News

Special Report: Canada’s YTV turns 10: YTV a strong co-production partner

When YTV aired Wild Guess in 1988, the program was the first and only show on its schedule in which YTV was a co-production partner. Ten years later, YTV has at least 20 co-productions on the go in various stages of...
March 1, 1998

When YTV aired Wild Guess in 1988, the program was the first and only show on its schedule in which YTV was a co-production partner. Ten years later, YTV has at least 20 co-productions on the go in various stages of development and has aired approximately 1,000 hours of co-produced programs.

‘A lot of the early [co-production] shows were, dare I say, ‘cheap and cheerful’ comedy shows,’ explains Suzanne French, manager of co-productions at YTV. ‘There was a lot of sketch comedy, with just one or two drama shows.’

YTV’s stable of co-productions has expanded over the years to include many dramatic series. Co-productions now garner the channel’s top ratings as well. Eight out of YTV’s 10 highest-rated shows are co-productions.

The channel’s top two shows are ReBoot and Beasties (known as Beast Wars in the U.S.), both co-produced with Vancouver-based Mainframe Entertainment. Both series are cutting-edge in terms of their computer-generated images and Mainframe CEO Chris Brough has been impressed with YTV’s willingness to take risks with its programming.

‘YTV represents the same kind of pioneering spirit and programming acumen that Nickelodeon represented three or four years ago,’ he says. ‘They recognized the opportunities and, as a broadcaster, took the risk.’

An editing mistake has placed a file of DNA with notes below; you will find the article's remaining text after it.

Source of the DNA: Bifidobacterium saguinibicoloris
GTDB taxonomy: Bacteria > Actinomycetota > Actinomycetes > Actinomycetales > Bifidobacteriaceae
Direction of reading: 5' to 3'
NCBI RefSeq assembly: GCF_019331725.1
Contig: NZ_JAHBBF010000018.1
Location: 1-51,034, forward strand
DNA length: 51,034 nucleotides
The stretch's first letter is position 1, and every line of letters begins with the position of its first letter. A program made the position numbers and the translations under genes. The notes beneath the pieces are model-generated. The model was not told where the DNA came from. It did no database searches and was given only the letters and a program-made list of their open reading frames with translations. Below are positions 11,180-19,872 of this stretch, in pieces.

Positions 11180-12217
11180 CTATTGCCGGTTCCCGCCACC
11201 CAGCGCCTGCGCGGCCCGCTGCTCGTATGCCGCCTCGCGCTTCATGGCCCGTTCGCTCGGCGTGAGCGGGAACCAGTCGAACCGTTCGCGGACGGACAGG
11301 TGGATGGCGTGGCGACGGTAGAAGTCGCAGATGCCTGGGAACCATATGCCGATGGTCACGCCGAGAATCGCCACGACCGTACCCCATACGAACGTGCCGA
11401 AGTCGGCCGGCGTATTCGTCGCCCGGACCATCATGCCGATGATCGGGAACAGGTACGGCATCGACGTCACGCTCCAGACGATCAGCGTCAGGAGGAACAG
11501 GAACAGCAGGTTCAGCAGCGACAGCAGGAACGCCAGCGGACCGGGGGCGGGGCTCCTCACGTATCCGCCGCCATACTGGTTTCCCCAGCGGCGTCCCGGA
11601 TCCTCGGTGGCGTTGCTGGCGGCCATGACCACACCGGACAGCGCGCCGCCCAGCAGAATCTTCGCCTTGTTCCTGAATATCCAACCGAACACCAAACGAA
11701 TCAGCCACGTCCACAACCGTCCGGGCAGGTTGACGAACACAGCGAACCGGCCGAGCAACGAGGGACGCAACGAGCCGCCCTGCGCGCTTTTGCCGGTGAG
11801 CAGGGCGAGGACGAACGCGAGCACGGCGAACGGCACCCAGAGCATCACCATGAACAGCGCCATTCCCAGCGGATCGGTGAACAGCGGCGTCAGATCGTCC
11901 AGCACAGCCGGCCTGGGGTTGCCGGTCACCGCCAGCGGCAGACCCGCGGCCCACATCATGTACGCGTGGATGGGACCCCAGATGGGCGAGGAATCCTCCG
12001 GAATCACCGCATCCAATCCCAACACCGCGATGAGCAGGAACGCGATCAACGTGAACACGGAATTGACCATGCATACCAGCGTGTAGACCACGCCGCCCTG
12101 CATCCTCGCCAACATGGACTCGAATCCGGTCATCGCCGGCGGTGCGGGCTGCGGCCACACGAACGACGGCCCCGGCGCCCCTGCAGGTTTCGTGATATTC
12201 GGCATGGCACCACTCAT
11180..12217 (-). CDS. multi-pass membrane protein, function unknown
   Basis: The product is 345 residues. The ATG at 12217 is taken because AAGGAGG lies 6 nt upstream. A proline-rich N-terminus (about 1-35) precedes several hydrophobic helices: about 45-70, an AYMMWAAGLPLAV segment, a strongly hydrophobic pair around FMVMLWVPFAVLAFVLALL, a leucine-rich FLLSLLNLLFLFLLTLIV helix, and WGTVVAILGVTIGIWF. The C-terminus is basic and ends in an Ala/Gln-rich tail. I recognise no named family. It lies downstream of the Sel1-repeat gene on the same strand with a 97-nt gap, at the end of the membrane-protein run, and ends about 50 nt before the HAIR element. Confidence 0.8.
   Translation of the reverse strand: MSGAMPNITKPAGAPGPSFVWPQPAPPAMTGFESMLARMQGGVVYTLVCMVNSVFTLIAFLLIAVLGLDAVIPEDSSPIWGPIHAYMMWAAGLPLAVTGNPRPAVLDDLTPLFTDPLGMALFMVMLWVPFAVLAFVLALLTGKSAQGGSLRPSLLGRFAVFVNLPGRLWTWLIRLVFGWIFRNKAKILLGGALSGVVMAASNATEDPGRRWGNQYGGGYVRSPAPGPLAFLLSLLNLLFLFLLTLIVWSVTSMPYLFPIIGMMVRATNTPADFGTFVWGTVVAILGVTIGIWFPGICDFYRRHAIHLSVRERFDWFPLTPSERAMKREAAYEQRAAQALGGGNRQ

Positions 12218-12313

Producers are eager to have their shows aired on YTV because of the way the channel supports its co-productions with promotions and marketing.

‘YTV is one of the strongest partners we have,’ says Louis Fournier, vice president of distribution and marketing at Cinar, which co-produced Lassie and Are You Afraid of the Dark? with YTV. ‘[They have] an expertise in programming and broadcasting along with marketing expertise to help you get the property known.’

The keys to successful co-productions, according to French, are communication and flexibility.

‘It comes down to communication and everybody knowing exactly what the audience is that we’re trying to hit,’ she says. ‘One of our great shows right now is Lassie. It’s a slam dunk in terms of a family show [because] we all know that that’s what it is.’

In addition, the broadcaster is flexible in terms of when it can air a new program during a season.

‘The great thing about YTV is that we’re not wed to a fall schedule and then a new season in the spring. We can create an event around anything,’ says French. ‘We could put a new show in the schedule and create an event around April Fool’s Day, for example, or Halloween.’

In fact, YTV is a master scheduler, according to some producers.

‘They’ve shown tremendous skill at scheduling, and helping to build an audience flow for their programs,’ says Michael Hirsch, co-CEO of Nelvana, which co-produced Rupert and Stickin’ Around with YTV.

‘They have an inherent good taste in picking winners,’ says Mainframe’s Brough. ‘They are among the most innovative and forward-thinking co-production partners any studio could hope for.’

About The Author

Menu

Brand Menu